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Gov’t to Enhance Nutrition Interventions

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By Mercy Kelani

There is a need to tackle pressing issues and expand nutritional initiatives.

Nigeria is gearing up to enhance nutrition interventions by placing a strong focus on creating dedicated nutrition departments within key federal ministries and increasing support for nutrition programs. The Vice President of Nigeria, Sen. Kashim Shettima reaffirmed his dedication towards the improvement of nutrition in the country while discussing the new action plan during a briefing. Sen. Shettima stressed the crucial need to tackle pressing issues and expand nutritional initiatives for citizens across the country.

He promised his backing for the establishment of nutrition departments within important government ministries and pushed for more aggressive promotion efforts and financial resources for activities related to nutrition. The Vice President emphasized the importance of funding for tackling nutrition problems and encouraged stakeholders to establish ambitious goals and collaborate with the private sector in advocating for change. He stressed the importance of working together as a group in order to advance nutrition projects nationwide.

Strategic Roadmap for Transformative Nutrition & Food Security in Nigeria.

More so, Senator Kashim Shettima urged state governments across the country to join forces with the matching fund initiative of UNICEF in order to increase private sector backing for nutrition programs in local communities within the nation. Uju Rochas-Anwukah, the Special Assistant to the President on Public Health, praised the Vice President for his effective leadership in the promotion of nutrition initiatives. She also highlighted the significance of decentralized coordination and accountability in nutrition efforts.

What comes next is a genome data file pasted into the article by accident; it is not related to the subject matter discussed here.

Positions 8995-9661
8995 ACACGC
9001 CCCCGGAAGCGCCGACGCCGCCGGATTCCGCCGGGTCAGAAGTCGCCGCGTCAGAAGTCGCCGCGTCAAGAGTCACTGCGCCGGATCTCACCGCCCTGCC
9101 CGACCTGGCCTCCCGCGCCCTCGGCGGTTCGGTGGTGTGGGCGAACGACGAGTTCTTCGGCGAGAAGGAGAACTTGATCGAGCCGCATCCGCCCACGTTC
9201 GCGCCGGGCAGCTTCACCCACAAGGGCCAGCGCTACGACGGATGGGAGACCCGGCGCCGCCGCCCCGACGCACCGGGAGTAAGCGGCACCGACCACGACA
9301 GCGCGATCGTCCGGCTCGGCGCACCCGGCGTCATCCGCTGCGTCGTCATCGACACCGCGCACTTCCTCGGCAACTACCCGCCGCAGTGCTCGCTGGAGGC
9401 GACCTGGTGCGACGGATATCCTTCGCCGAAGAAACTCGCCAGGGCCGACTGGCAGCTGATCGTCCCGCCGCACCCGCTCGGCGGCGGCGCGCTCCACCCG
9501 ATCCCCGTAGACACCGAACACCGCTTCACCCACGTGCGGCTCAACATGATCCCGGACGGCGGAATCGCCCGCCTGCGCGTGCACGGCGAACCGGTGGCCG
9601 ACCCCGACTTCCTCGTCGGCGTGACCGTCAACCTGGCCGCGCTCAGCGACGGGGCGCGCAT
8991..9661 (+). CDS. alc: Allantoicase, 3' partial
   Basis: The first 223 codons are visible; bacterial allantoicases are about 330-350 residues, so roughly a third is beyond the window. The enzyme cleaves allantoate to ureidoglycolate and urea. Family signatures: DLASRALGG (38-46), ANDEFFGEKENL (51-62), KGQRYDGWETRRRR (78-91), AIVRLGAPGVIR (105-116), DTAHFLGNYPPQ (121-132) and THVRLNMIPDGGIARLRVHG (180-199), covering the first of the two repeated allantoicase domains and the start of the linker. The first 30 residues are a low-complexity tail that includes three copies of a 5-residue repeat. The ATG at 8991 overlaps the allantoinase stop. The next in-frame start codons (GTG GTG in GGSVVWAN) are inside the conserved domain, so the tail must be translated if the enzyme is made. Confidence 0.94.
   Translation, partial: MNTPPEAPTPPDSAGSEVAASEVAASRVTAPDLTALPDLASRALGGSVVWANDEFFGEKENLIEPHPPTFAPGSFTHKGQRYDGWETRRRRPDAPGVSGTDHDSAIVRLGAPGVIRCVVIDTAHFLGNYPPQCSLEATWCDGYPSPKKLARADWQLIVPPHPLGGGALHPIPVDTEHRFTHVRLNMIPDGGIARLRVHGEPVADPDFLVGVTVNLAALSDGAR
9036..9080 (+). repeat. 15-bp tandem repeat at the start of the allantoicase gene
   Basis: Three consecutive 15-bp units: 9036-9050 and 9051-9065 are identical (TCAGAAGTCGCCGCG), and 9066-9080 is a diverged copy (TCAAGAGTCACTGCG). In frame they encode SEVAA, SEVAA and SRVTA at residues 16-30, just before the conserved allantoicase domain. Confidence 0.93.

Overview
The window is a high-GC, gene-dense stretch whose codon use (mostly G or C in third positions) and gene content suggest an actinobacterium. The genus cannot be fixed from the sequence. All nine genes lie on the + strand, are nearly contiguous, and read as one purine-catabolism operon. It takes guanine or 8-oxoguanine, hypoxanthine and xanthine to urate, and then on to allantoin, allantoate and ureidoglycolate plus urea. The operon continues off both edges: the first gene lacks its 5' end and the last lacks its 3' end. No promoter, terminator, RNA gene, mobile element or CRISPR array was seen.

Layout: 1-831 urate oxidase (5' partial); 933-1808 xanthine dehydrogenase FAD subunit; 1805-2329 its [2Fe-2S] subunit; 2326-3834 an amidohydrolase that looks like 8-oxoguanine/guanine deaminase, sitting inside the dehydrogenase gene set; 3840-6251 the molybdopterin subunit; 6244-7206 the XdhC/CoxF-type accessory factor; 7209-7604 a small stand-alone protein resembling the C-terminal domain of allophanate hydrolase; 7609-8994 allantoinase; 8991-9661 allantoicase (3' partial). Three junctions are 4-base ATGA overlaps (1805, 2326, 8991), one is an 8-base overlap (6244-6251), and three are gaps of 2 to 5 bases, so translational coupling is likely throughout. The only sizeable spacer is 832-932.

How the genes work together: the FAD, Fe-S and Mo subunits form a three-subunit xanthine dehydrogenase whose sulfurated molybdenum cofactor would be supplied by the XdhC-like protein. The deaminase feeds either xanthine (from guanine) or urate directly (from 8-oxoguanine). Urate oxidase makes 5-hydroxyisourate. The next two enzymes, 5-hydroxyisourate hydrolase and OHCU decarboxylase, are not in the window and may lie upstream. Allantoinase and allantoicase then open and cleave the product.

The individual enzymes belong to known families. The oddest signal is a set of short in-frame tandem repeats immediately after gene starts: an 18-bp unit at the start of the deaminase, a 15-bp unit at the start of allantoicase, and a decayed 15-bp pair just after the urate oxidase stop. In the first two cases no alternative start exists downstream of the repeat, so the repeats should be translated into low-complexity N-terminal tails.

She detailed the plan of action for the committee, which emphasized the importance of coordinating efforts, securing funding, setting priorities, and expanding interventions. Dr. Ahmad Abdulwahab, a Senior Health Advisor working at the Secretariat of the Nigerian Governors Forum, praised Sen. Shettima for his dedication to promoting nutrition initiatives. He suggested that the Strategic Roadmap for Transformative Nutrition and Food Security in Nigeria be put into action in order to tackle the obstacles to expansion.

Prevalence of malnutrition is a major obstacle to public health.

Representatives from a wide range of organizations, such as the Federal Ministry of Budget and Economic Planning, the Nutrition Society of Nigeria, UNICEF, the World Bank, the Dangote Foundation, and Civil Society Scaling up Nutrition in Nigeria, were all present at the meeting. Nigeria is facing a significant issue with child malnutrition – it has the world’s second highest number of stunted children, affecting 32 percent of children under five. Approximately 2 million children in the country are suffering from severe acute malnutrition, but only 20 percent of them are receiving treatment.

Additionally, 7 percent of women in Nigeria who are of childbearing age are also experiencing acute malnutrition. Northern Nigeria is facing a critical health crisis with both stunting and wasting affecting the states in the region the most. The prevalence of malnutrition is a major obstacle to public health and overall development in the country. Malnutrition results in not only a higher likelihood of mortality but also has negative effects on brain development, leading to subpar academic achievement and decreased productivity in later years.

Related Article: Nigeria Commits to Improving Nutrition

These consequences add up to substantial economic setbacks, estimated to be equal to 11 percent of a country’s GDP. UNICEF is dedicated to assisting the government in carrying out the National Plan of Action on Food and Nutrition. This is achieved by enhancing health and community systems and ensuring that nutrition is seamlessly incorporated into every facet of the primary health care (PHC) system. Emphasis is placed on initiatives such as community management of acute malnutrition (CMAM), infant and young child feeding (IYCF) interventions, and the provision of micronutrient supplements.

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